... Above all, do not forget that it is your witness, it is your example, that has the greatest effect on the human and spiritual maturation of your children's freedom. Even caught up in the sometimes frenetic daily activities, do not neglect to foster prayer, personally and in the family, which is the secret of Christian perseverance.
Let us entrust these children and their families to the Virgin Mother of Jesus, Our Savior, presented in today's liturgy as the beloved Son of God: may Mary watch over them and accompany them always, so that they can fully carry out the project of salvation which God has for each one. Amen.

Saturday, January 2, 2021

Feast of the Epiphany, Year B

Blessed Feast of the Epiphany! This day’s liturgical celebration (from the Greek epiphania, “manifestation,” of Christ, that is) has many layers: the Adoration of the Magi, the Baptism of Jesus in the Jordan, and the first miracle at the wedding feast of Cana. The feast is so rich in meaning that it’s difficult to choose from among the wealth of commentaries, let alone edit out sections of the one selected. We hope this commentary by from St. Basil the Great isn’t too long, but we couldn't bear to cut any of it! Perhaps you might read parts of it throughout the coming week:
Journey & Adoration of the Magi
Codex Bruschal, ca 1220
The star came to rest above the place where the child was. At the sight of it the wise men were filled with great joy and that great joy should fill our hearts as well. It is the same as the joy the shepherds received from the glad tidings brought by the angels. Let us join the wise men in worship and the shepherds in giving glory to God. Let us dance with the angels and sing: To us is born this day a savior who is Christ the Lord. The Lord is God and he has appeared to us, not as God which would have terrified us in our weakness, but as a slave in order to free those living in slavery. Could anyone be so lacking in sensibility and so ungrateful as not to join us in our gladness, exultation, and radiant joy? This feast belongs to the whole universe. It gives heavenly gift to the earth, it sends archangels to Zechariah and to Mary, it assembles a choir of angels to sing, Glory to God in the highest, and peace to his people on earth.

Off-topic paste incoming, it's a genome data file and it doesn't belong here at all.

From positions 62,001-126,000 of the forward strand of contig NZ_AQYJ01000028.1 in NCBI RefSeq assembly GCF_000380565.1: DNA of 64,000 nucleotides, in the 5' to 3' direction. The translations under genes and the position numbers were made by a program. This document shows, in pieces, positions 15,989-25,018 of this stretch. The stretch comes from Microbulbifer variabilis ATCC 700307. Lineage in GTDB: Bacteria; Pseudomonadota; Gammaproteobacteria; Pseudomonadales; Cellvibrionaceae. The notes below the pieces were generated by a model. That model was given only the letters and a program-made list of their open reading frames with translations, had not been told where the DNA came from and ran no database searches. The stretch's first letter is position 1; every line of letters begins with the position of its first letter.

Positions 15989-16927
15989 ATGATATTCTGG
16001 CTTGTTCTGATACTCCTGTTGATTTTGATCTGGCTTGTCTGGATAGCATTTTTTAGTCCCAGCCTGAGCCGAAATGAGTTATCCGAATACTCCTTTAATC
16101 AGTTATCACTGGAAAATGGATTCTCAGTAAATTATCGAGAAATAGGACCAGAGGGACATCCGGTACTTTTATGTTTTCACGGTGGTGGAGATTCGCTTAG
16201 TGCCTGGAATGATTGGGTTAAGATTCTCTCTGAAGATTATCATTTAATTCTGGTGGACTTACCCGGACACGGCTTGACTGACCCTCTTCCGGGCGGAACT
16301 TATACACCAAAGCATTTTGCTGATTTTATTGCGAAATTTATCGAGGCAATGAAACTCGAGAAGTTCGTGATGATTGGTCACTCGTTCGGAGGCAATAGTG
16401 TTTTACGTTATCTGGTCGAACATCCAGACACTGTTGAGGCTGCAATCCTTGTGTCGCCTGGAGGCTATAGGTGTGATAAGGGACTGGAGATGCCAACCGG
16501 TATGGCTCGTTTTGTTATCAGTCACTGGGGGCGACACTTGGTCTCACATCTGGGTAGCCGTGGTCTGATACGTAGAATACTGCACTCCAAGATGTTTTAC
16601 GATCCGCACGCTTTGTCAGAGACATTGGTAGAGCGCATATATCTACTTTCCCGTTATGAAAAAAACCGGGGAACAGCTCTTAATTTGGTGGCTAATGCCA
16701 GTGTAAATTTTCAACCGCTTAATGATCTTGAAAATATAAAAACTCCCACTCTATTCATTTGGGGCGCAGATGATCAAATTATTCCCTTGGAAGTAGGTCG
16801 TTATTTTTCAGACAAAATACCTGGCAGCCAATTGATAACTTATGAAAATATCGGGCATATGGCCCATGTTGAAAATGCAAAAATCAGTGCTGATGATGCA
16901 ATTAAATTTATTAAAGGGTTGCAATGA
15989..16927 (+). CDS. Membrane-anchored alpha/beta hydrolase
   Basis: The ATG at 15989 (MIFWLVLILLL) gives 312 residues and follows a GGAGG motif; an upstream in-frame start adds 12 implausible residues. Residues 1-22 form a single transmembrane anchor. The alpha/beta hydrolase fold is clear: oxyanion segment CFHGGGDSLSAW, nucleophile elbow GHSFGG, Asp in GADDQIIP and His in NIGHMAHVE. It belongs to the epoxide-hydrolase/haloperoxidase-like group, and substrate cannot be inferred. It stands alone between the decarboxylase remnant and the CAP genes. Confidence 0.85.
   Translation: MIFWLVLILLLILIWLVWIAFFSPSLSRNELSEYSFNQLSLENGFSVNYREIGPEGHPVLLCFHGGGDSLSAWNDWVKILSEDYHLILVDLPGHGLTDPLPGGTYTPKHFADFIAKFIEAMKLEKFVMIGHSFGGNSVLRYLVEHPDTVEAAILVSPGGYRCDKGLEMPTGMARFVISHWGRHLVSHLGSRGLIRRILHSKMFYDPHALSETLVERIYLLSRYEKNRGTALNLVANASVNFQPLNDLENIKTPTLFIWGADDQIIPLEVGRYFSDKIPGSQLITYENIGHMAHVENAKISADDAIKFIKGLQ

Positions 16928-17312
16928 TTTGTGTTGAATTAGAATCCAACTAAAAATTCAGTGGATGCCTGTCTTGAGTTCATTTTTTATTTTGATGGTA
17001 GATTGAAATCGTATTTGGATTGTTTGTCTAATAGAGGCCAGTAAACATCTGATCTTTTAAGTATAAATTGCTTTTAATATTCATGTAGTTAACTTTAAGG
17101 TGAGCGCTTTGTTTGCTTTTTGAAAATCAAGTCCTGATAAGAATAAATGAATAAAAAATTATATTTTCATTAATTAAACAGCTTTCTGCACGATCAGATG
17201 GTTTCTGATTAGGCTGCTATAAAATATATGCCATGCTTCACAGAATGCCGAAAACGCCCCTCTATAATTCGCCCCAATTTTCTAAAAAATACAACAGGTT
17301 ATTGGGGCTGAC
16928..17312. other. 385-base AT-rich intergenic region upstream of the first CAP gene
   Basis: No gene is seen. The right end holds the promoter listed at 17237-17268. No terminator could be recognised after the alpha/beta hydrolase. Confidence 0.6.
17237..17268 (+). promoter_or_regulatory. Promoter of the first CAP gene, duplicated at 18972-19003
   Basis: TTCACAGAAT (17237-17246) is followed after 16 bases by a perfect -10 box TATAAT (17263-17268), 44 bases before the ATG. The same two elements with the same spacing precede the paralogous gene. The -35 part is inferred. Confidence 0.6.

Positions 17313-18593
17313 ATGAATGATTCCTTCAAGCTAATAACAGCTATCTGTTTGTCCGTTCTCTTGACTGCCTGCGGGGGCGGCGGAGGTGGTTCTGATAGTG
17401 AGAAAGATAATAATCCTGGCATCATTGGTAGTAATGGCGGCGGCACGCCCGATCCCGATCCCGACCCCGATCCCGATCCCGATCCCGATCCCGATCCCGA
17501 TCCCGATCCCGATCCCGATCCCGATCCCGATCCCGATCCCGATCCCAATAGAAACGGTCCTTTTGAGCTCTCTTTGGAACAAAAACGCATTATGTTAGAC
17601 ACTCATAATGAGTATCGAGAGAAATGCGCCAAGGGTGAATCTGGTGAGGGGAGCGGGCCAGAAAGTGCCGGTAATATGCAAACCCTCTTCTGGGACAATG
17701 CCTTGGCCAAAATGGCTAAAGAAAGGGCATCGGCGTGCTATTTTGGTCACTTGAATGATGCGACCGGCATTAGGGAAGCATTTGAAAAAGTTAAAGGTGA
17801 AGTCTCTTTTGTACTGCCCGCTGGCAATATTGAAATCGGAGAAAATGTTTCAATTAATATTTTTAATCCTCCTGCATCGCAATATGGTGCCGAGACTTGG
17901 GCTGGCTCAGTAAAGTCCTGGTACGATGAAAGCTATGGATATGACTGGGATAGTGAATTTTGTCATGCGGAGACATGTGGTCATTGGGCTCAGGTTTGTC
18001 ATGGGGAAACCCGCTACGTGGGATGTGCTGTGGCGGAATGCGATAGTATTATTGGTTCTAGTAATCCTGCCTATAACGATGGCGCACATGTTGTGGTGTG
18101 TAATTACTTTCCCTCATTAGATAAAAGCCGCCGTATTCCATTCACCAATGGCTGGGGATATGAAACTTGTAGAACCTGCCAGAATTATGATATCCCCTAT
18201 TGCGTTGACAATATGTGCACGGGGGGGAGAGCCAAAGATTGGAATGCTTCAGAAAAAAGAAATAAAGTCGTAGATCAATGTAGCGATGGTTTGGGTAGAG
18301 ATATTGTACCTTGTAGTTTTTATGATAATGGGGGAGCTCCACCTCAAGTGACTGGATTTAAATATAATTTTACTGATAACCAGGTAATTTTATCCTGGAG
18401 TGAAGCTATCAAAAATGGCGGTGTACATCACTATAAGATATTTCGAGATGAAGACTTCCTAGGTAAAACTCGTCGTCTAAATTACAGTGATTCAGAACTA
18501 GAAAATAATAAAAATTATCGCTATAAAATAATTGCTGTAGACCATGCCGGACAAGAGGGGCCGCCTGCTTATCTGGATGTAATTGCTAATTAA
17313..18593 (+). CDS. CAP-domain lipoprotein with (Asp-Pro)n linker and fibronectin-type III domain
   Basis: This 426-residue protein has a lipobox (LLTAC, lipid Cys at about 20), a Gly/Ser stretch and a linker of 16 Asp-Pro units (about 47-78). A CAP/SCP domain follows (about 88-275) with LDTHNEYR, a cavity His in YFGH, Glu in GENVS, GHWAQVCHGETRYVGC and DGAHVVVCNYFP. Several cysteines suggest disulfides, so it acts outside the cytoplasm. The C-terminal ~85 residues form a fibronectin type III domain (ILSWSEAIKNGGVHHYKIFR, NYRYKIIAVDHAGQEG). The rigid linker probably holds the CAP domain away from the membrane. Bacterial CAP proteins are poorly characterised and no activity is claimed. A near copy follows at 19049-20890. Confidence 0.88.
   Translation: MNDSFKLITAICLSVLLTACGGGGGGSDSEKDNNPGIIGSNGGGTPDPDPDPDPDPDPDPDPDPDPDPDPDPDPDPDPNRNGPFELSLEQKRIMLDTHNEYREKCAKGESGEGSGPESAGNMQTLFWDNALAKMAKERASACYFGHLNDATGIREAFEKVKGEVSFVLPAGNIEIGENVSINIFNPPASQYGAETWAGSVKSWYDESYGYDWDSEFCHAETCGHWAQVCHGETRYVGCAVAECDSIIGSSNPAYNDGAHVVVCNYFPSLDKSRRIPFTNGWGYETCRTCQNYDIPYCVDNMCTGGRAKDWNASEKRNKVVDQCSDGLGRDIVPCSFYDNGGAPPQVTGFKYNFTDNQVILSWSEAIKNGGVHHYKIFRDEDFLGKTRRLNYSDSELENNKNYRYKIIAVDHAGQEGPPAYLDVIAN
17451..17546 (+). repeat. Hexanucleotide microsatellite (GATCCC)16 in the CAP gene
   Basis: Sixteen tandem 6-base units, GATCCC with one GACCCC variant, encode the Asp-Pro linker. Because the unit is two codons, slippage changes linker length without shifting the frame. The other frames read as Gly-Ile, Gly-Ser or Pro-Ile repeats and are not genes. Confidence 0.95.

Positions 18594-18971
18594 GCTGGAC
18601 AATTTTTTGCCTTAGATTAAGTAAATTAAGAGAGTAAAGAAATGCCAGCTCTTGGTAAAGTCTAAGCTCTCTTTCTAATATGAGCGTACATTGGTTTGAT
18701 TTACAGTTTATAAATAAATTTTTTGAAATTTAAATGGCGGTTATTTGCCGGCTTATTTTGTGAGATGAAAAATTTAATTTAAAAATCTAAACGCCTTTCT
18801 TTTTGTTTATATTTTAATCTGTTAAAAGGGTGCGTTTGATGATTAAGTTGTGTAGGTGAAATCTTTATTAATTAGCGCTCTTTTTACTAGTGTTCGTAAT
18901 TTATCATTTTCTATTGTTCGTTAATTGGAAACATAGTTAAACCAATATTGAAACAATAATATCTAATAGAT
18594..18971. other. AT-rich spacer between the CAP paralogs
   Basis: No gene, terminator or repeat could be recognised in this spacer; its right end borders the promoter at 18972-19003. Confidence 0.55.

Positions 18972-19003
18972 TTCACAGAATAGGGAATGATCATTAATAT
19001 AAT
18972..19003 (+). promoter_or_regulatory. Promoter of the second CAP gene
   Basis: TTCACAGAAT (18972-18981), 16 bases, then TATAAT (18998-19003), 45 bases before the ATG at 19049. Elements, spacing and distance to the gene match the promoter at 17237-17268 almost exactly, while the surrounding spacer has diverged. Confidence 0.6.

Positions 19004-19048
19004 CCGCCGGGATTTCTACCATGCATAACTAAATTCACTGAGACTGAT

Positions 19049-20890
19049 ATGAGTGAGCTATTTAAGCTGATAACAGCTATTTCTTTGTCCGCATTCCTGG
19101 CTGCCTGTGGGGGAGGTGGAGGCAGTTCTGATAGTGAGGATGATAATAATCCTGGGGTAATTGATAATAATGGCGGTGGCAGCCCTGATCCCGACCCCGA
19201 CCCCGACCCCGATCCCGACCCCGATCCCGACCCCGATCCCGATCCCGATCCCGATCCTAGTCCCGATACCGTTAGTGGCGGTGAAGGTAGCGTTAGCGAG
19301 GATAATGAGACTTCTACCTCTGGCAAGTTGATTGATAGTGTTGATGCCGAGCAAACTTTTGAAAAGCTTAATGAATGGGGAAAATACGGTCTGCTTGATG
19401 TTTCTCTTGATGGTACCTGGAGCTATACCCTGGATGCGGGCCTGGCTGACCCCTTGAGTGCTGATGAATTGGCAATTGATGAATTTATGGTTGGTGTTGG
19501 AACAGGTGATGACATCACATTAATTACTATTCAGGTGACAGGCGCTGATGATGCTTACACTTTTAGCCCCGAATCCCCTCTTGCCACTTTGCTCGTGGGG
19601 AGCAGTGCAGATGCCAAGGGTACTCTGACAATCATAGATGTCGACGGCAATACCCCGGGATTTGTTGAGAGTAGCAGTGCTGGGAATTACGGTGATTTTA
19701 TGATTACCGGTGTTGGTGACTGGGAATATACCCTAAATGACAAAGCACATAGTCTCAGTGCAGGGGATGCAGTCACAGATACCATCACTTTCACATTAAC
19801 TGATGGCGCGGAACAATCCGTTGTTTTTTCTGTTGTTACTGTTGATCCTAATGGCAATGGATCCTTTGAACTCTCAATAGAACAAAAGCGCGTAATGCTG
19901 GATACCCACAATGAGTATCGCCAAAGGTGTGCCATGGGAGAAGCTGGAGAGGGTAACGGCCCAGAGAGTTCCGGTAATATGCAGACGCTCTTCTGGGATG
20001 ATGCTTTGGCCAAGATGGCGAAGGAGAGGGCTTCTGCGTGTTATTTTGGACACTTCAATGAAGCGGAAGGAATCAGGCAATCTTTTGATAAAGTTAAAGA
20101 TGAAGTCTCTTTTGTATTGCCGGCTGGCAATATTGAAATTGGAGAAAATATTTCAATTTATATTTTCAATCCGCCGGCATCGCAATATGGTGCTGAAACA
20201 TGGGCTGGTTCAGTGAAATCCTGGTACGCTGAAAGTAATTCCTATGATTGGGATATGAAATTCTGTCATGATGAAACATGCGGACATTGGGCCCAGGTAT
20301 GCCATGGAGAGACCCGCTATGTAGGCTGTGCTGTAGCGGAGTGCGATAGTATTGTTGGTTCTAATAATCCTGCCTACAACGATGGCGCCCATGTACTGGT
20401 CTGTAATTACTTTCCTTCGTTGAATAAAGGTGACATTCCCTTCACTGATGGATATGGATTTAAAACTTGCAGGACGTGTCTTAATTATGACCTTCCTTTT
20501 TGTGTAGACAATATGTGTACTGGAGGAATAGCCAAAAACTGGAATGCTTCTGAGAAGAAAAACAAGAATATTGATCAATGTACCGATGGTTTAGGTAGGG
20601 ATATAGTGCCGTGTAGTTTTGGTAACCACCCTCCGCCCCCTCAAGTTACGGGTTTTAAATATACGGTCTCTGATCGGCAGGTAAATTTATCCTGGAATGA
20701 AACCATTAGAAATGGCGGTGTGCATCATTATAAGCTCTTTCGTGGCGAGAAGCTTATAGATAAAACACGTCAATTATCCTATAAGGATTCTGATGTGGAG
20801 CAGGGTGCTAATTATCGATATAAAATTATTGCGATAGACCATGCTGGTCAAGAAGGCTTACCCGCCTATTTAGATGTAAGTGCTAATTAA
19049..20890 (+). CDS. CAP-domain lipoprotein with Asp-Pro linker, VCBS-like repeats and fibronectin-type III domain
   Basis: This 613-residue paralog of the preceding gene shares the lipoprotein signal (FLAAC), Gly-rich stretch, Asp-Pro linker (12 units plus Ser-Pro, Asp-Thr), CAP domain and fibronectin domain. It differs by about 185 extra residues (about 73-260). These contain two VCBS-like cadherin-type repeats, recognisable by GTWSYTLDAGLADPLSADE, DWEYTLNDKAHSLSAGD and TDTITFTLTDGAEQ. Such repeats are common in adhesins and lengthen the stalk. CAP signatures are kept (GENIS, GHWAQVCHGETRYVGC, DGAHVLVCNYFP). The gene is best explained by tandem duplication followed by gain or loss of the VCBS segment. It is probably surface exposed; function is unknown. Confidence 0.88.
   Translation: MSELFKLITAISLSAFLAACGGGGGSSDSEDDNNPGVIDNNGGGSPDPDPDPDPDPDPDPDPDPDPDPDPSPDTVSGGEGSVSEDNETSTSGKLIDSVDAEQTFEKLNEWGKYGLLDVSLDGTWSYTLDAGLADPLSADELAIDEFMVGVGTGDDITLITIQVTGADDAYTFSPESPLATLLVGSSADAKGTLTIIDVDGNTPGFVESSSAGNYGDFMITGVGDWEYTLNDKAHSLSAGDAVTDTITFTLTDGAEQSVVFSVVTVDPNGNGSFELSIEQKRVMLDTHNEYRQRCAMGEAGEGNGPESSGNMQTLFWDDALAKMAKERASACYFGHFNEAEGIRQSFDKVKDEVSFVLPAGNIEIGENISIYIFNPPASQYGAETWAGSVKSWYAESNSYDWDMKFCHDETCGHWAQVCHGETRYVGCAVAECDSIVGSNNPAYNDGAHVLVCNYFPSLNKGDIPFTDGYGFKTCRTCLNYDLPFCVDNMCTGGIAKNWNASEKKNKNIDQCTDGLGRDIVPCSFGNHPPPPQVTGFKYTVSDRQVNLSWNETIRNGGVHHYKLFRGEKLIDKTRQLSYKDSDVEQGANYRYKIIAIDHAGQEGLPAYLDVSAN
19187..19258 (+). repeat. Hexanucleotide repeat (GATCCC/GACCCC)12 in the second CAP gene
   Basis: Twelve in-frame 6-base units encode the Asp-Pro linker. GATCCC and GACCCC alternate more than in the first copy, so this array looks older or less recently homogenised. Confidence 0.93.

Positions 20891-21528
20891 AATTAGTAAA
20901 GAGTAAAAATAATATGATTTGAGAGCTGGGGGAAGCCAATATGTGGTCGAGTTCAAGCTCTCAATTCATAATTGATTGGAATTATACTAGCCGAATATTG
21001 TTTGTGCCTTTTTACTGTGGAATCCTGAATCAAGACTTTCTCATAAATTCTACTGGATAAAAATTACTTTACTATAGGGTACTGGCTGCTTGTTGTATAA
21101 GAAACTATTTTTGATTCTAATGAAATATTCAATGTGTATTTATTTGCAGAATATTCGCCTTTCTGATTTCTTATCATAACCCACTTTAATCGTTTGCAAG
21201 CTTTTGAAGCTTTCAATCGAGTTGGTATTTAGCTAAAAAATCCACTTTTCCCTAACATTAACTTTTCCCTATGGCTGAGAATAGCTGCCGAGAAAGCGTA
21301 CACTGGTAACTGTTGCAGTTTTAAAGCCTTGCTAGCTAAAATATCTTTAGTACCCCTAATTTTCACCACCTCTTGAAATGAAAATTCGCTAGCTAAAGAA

Stars cross the sky, wise men journey from pagan lands, earth receives its savior in a cave. Let there be no one without a gift to offer, no one without gratitude as we celebrate the salvation of the world, the birthday of the human race. Now it is no longer, Dust you are and to dust you shall return, but “You are joined to heaven and into heaven you shall be taken up.” It is no longer, In sorrow you shall bring forth children, but, “Blessed is she who has borne Emmanuel and blessed the breast that nursed him.” For a child is born to us, a son is given to us, and dominion is laid upon his shoulder.

Come, join the company of those who merrily welcome the Lord from heaven. Think of shepherds receiving wisdom, of priests prophesying, of women who are glad of heart, us Mary was when told by the angel to rejoice and as Elizabeth was when John leapt in her womb. Anna announced the good news; Simeon took the child in his arms. They worshipped the mighty God in a tiny baby, not despising what they beheld but praising his divine majesty.
Like light through clear glass the power of the Godhead shone through that human body for those whose inner eye was pure. Among such may we also be numbered, so that beholding his radiance with unveiled face we too may be transformed from glory to glory by the grace and loving kindness of our Lord Jesus Christ, to whom be honor and power for endless ages. Amen.